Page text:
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Conceived and designed the experiments: ET BBT DT MK RB GM MAB BP. Performed the experiments: BBT MK RB MAB. Analyzed the data: DT MK RB GM. Contributed reagents/materials/analysis tools: BBT. Wrote the paper: ET BBT MAB.
Human African trypanosomiasis (HAT), also known as sleeping sickness, is a fatal parasitic disease caused by trypanosomes. Current treatment options for HAT are scarce, toxic, no longer effective, or very difficult to administer, in particular for the advanced, fatal stage of the disease (stage 2, chronic HAT). New safe, effective and easy-to-use treatments are urgently needed. Here it is shown that fexinidazole, a 2-substituted 5-nitroimidazole rediscovered by the Drugs for Neglected Diseases initiative (DNDi) after extensive compound mining efforts of more than 700 new and existing nitroheterocycles, could be a short-course, safe and effective oral treatment curing both acute and chronic HAT and that could be implemented at the primary health care level. To complete the preclinical development and meet the regulatory requirements before initiating human trials, the anti-parasitic properties and the pharmacokinetic, metabolic and toxicological profile of fexinidazole have been assessed.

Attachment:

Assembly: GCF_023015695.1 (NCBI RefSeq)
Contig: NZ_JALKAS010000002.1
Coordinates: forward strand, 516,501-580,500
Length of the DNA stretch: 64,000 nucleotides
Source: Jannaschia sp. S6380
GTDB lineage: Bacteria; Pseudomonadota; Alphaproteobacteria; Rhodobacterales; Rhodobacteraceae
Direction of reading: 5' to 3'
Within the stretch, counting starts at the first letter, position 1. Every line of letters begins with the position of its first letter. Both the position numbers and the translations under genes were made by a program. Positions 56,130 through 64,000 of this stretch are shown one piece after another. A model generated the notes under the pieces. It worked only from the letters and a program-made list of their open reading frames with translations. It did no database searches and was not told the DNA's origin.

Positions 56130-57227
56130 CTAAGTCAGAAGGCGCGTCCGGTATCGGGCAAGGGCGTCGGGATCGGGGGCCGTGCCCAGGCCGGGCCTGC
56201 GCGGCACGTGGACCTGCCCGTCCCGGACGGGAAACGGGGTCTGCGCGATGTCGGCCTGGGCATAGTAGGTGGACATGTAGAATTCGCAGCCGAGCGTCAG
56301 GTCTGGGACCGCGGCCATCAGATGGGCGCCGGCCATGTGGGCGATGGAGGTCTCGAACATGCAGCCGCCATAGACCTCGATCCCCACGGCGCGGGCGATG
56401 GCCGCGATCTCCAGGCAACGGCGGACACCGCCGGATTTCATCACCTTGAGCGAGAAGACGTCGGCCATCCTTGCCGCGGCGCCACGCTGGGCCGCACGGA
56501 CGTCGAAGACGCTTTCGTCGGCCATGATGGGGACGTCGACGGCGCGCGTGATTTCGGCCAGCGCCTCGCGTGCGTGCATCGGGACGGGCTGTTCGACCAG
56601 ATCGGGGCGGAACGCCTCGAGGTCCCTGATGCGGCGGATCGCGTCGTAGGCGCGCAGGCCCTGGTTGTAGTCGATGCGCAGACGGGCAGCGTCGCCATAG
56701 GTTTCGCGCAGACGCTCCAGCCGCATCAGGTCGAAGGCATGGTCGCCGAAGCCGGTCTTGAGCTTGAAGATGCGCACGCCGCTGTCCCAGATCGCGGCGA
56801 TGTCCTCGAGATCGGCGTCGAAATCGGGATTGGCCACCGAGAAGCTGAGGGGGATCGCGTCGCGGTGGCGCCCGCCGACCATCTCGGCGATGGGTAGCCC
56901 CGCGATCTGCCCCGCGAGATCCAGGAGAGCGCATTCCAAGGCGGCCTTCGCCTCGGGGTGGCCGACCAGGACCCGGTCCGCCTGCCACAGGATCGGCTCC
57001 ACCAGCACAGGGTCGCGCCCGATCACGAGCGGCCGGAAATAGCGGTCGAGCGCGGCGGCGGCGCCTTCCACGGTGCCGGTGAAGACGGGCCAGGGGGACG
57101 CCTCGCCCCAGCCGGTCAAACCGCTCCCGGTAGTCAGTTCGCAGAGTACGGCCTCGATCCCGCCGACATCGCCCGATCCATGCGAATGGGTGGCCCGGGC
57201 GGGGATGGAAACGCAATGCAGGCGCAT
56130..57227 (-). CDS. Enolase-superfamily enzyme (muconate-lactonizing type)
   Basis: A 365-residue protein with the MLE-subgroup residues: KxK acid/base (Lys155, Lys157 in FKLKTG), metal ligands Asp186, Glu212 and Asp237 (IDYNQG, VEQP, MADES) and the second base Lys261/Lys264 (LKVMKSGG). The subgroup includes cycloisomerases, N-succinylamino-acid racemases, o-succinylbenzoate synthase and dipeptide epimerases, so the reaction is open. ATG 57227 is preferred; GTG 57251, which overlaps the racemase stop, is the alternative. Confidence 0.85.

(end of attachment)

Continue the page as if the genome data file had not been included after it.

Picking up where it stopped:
Standard in vitro and in vivo anti-parasitic activity assays were conducted to assess drug efficacy in experimental models for HAT. In parallel, a full range of preclinical pharmacology and safety studies, as required by international regulatory guidelines before initiating human studies, have been conducted. Fexinidazole is moderately active in vitro against African trypanosomes (IC50 against laboratory strains and recent clinical isolates ranged between 0.16 and 0.93 µg/mL) and oral administration of fexinidazole at doses of 100 mg/kg/day for 4 days or 200 mg/kg/day for 5 days cured mice with acute and chronic infection respectively, the latter being a model for the advanced and fatal stage of the disease when parasites have disseminated into the brain. In laboratory animals, fexinidazole is well absorbed after oral administration and readily distributes throughout the body, including the brain. The absolute bioavailability of oral fexinidazole was 41% in mice, 30% in rats, and 10% in dogs. Furthermore, fexinidazole is rapidly metabolised in vivo to at least two biologically active metabolites (a sulfoxide and a sulfone derivative) that likely account for a significant portion of the therapeutic effect. Key pharmacokinetic parameter after oral absorption in mice for fexinidazole and its sulfoxide and sulfone metabolites are a Cmax of 500, 14171 and 13651 ng/mL respectively, and an AUC0–24 of 424, 45031 and 96286 h.ng/mL respectively. Essentially similar PK profiles were observed in rats and dogs. Toxicology studies (including safety pharmacology and 4-weeks repeated-dose toxicokinetics in rat and dog) have shown that fexinidazole is well tolerated. The No Observed Adverse Event Levels in the 4-weeks repeated dose toxicity studies in rats and dogs was 200 mg/kg/day in both species, with no issues of concern identified for doses up to 800 mg/kg/day. While fexinidazole, like many nitroheterocycles, is mutagenic in the Ames test due to bacterial specific metabolism, it is not genotoxic to mammalian cells in vitro or in vivo as assessed in an in vitro micronucleus test on human lymphocytes, an in vivo mouse bone marrow micronucleus test, and an ex vivo unscheduled DNA synthesis test in rats.